Absolved finally of taking a life, Charles Jackson now has his sights set on saving one.
Charles received the life-changing news at the end of last week that prosecutors in Cuyahoga County had finally decided to dismiss the charges against him for a 1991 double-shooting that left a man dead – a crime for which he had already wrongfully served 27 years in prison.
Last November, a judge in Cleveland overturned his conviction, giving him back his freedom but with the prospect looming that the state could decide to try him again.
The decision to dismiss the charges means that a retrial scheduled to convene this month isn’t going to happen, and that Charles officially joins the ranks of 27 other exonerees freed through the work of the Ohio Innocence Project, based in the University of Cincinnati College of Law.
(He was officially added to the National Registry of Exonerations on Wednesday. You can read his profile with full details of his case at http://www.law.umich.edu/special/exoneration/pages/casedetail.aspx?caseid=5605)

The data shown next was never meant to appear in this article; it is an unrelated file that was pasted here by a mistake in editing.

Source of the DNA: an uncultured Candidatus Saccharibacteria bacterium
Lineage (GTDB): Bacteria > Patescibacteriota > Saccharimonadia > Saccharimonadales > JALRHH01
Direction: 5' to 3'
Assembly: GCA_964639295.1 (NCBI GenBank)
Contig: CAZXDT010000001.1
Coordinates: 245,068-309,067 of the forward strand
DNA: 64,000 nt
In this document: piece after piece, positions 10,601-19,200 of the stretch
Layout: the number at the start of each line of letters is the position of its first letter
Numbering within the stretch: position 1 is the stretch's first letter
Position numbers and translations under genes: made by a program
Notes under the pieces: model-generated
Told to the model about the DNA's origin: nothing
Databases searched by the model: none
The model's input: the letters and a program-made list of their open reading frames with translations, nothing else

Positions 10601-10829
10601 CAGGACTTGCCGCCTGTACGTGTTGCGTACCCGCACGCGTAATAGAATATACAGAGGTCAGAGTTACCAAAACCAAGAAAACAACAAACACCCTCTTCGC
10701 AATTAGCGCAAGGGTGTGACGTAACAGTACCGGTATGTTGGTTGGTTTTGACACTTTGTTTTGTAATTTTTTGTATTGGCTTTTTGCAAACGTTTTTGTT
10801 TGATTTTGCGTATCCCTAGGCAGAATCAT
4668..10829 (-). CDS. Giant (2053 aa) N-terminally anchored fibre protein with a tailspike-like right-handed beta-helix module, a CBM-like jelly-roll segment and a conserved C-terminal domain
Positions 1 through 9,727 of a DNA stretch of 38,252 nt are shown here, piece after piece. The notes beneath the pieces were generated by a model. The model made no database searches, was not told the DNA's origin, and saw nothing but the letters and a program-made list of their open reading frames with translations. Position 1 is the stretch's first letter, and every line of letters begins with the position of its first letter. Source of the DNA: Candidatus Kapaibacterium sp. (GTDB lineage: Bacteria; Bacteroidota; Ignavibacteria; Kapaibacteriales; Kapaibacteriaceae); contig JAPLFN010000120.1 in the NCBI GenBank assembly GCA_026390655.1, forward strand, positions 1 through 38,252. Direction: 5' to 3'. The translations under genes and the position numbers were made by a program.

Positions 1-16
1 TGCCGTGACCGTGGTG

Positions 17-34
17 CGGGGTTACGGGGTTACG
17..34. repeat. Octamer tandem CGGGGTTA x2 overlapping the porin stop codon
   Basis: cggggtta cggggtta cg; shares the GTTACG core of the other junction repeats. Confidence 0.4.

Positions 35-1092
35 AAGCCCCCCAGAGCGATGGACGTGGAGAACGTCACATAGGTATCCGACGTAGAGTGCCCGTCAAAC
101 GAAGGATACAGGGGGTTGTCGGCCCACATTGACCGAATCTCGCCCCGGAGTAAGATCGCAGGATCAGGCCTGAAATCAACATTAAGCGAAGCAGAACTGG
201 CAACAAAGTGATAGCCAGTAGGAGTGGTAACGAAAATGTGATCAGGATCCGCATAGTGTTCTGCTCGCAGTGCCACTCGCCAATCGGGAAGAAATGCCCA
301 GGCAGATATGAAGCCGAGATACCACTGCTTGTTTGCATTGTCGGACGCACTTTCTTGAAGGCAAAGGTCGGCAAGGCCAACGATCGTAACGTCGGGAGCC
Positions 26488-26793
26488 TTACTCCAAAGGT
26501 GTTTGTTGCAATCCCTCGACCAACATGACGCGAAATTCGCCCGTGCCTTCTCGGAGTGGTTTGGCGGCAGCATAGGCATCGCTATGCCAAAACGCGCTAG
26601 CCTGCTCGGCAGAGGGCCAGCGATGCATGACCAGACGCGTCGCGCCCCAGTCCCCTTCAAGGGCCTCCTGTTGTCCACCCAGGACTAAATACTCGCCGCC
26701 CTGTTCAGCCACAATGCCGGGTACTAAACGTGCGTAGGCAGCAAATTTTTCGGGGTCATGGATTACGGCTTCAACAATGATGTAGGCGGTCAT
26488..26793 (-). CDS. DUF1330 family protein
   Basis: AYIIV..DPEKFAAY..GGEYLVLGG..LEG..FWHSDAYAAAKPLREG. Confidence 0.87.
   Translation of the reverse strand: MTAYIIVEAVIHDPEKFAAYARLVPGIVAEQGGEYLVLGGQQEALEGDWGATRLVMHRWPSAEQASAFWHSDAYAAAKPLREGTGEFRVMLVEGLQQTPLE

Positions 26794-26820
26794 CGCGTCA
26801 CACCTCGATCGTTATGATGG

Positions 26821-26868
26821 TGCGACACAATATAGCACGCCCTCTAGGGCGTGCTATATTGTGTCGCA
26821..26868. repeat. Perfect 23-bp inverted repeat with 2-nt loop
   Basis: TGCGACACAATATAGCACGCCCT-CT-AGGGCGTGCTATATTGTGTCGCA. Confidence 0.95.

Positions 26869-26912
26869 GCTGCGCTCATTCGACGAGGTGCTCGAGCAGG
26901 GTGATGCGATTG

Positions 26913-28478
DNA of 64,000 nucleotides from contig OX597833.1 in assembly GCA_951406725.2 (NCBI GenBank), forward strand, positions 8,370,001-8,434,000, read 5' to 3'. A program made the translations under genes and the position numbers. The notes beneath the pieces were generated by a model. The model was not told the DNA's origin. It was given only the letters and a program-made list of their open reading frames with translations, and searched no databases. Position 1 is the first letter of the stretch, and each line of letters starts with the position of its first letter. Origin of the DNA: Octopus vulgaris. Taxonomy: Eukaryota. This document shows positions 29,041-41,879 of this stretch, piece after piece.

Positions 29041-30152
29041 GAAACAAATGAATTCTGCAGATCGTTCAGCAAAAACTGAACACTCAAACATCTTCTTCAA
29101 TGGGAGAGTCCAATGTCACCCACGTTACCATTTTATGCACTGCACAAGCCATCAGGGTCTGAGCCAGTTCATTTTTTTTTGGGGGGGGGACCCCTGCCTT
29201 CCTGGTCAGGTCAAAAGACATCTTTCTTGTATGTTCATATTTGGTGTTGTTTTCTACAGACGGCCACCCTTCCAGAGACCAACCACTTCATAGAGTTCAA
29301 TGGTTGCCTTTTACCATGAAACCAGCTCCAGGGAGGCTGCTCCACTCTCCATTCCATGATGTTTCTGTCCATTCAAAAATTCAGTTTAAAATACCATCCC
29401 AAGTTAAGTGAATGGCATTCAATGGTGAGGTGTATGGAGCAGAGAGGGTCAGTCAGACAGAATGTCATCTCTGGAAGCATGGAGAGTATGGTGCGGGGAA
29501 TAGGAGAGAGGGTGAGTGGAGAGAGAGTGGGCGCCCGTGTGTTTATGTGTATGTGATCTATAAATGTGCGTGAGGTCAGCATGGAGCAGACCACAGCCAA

It also means he can travel to Jacksonville, Fla., where his nephew, Houston Foster, is now residing.
Houston Foster is suffering with advanced kidney disease, to the point he can no longer work nor travel. After testing this spring following his release, Charles turned out to be a match for donating the kidney that Houston needs.
Now he’s making plans for an extended trip to Florida for the transplant of one of his kidneys to Houston. Continue reading